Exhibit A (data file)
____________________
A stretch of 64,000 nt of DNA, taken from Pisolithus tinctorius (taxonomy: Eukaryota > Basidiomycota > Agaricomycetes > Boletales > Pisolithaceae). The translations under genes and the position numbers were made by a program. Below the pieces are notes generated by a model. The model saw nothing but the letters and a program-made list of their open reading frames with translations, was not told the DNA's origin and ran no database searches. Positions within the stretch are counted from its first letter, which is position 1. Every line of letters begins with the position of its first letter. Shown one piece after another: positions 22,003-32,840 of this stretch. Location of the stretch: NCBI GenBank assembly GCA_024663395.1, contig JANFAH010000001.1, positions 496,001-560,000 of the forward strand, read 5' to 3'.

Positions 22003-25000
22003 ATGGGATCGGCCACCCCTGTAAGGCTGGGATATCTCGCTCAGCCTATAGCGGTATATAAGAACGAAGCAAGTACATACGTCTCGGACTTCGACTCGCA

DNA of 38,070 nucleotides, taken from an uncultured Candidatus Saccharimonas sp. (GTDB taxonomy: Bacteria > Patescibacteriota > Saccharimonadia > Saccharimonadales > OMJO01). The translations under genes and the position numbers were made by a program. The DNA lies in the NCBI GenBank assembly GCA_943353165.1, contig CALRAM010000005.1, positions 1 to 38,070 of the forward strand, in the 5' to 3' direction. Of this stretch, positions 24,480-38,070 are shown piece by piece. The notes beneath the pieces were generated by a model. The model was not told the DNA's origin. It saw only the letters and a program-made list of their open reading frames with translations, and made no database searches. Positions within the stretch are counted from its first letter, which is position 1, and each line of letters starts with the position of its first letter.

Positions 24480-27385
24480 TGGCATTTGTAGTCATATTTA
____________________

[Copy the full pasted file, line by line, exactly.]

A stretch of 64,000 nt of DNA, taken from Pisolithus tinctorius (taxonomy: Eukaryota > Basidiomycota > Agaricomycetes > Boletales > Pisolithaceae). The translations under genes and the position numbers were made by a program. Below the pieces are notes generated by a model. The model saw nothing but the letters and a program-made list of their open reading frames with translations, was not told the DNA's origin and ran no database searches. Positions within the stretch are counted from its first letter, which is position 1. Every line of letters begins with the position of its first letter. Shown one piece after another: positions 22,003-32,840 of this stretch. Location of the stretch: NCBI GenBank assembly GCA_024663395.1, contig JANFAH010000001.1, positions 496,001-560,000 of the forward strand, read 5' to 3'.

Positions 22003-25000
22003 ATGGGATCGGCCACCCCTGTAAGGCTGGGATATCTCGCTCAGCCTATAGCGGTATATAAGAACGAAGCAAGTACATACGTCTCGGACTTCGACTCGCA

DNA of 38,070 nucleotides, taken from an uncultured Candidatus Saccharimonas sp. (GTDB taxonomy: Bacteria > Patescibacteriota > Saccharimonadia > Saccharimonadales > OMJO01). The translations under genes and the position numbers were made by a program. The DNA lies in the NCBI GenBank assembly GCA_943353165.1, contig CALRAM010000005.1, positions 1 to 38,070 of the forward strand, in the 5' to 3' direction. Of this stretch, positions 24,480-38,070 are shown piece by piece. The notes beneath the pieces were generated by a model. The model was not told the DNA's origin. It saw only the letters and a program-made list of their open reading frames with translations, and made no database searches. Positions within the stretch are counted from its first letter, which is position 1, and each line of letters starts with the position of its first letter.

Positions 24480-27385
24480 TGGCATTTGTAGTCATATTTA